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Cheese and charcuterie boards are nothing more than just piles of meat and cheese, despite your foodie friend trying to convince you that it actually takes skill to put one together. Don’t get me wrong, I’m all for any excuse to eat as much meat and cheese as humanly possible. But you can’t bullshit a bullshitter – throwing a bunch of meat onto a Boos block ain’t exactly cooking a five-course meal for the Queen of England.
But for whatever reason (again, not complaining), eating straight meat with your hands is considered classy once you reach your mid-20s. Hosts and hostesses alike stop serving Sabra and store bought buff-chick dip and start serving charcuterie boards because it screams, “Look! I’m class and put in effort.” In exchange, your obligated to hand them a $11.99 bottle of wine that you bought on your way over. Yeah, you’ll eventually drink it when their stock starts running dry, but it’s the thought that counts.
The problem with charcuterie, though, is that it’s difficult to decipher what is what. Unless you “spent some time in Italy” (read: studied abroad and put on 20 pounds over the course of a summer), you probably have no idea what is what. Here’s your go-to guide.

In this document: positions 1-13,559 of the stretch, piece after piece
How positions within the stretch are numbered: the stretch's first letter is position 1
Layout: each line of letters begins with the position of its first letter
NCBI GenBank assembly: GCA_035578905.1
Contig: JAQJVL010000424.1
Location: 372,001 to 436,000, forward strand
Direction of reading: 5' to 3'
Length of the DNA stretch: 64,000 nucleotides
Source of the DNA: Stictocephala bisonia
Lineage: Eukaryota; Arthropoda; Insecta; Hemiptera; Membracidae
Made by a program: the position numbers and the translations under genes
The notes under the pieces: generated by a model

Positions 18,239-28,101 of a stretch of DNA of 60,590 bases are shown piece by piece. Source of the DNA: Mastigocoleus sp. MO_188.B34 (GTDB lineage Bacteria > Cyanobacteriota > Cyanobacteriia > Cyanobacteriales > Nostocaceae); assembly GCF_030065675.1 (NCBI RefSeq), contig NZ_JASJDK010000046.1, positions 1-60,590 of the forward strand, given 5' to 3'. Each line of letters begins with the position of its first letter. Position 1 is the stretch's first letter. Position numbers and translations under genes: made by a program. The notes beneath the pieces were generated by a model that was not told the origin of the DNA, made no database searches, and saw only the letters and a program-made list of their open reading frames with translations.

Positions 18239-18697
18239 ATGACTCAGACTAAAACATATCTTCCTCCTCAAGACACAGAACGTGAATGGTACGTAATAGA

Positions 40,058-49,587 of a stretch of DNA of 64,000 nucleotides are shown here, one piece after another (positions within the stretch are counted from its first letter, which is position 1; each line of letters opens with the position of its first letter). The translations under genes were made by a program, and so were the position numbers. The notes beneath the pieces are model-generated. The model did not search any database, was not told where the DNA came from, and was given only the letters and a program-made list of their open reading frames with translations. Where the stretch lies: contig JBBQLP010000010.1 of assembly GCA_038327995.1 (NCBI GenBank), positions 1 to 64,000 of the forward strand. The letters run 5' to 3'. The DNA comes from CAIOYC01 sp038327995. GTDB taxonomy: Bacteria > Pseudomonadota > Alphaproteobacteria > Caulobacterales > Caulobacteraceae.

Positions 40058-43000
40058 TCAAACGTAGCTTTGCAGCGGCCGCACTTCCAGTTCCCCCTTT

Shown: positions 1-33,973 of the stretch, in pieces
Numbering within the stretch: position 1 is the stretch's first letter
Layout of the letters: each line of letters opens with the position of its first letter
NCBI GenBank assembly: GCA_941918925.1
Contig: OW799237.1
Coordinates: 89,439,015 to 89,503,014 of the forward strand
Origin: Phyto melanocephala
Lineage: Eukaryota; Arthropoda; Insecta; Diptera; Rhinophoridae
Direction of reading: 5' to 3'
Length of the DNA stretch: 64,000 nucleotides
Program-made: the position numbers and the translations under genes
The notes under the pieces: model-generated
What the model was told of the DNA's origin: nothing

Telling someone you like prosciutto is like telling someone you like dry white wines. It makes you sound basic but, at the same time, you’re not wrong. Prosciutto makes pretty much everything better – sandwiches, chicken salad, regular salads, and yeah, cheeseboards. If there’s a package of that stuff sitting in the refrigerator, there’s a high chance I’m just going to start piling it in my mouth, which I imagine is the Italian equivalent of chugging milk out of the gallon.